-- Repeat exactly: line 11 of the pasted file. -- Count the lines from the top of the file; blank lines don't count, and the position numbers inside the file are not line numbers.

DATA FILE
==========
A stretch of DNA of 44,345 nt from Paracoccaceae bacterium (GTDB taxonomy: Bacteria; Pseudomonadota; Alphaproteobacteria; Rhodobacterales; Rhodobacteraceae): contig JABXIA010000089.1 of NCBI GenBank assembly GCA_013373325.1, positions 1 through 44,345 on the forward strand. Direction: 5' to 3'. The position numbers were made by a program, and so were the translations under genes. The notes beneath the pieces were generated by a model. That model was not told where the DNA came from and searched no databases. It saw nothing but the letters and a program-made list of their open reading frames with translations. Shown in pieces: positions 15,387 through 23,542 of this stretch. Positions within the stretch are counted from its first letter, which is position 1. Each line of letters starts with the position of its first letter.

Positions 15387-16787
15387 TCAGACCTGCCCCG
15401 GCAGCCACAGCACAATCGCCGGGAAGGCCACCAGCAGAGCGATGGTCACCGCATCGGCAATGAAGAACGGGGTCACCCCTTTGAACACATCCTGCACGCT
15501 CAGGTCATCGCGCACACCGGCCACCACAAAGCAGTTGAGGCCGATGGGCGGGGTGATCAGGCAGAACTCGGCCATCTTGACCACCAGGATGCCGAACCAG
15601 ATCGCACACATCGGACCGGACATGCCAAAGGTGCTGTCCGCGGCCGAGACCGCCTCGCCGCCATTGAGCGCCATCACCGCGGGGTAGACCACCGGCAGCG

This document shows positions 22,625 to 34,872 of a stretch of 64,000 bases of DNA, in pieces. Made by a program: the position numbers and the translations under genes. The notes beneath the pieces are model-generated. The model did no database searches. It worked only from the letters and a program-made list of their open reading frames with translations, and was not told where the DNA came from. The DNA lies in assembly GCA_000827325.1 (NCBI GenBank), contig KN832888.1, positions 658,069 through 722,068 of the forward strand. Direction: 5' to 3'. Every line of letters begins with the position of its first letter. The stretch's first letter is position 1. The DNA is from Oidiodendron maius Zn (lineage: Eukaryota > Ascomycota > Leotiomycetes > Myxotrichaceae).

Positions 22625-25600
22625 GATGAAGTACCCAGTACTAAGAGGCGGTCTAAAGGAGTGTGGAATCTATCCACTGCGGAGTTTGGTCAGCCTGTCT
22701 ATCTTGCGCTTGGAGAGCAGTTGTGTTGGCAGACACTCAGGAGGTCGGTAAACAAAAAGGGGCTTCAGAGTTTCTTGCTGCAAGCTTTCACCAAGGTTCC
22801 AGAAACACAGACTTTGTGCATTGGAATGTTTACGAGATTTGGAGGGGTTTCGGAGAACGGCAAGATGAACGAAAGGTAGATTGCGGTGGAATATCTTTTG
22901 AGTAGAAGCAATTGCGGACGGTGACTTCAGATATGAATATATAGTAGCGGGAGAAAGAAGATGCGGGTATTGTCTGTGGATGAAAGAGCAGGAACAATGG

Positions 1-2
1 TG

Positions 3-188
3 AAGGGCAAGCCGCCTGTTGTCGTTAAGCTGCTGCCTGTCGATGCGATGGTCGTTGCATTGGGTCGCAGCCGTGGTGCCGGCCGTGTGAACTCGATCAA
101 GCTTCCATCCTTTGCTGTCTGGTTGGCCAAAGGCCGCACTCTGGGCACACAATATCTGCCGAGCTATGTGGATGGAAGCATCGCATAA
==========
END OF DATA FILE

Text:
22801 AGAAACACAGACTTTGTGCATTGGAATGTTTACGAGATTTGGAGGGGTTTCGGAGAACGGCAAGATGAACGAAAGGTAGATTGCGGTGGAATATCTTTTG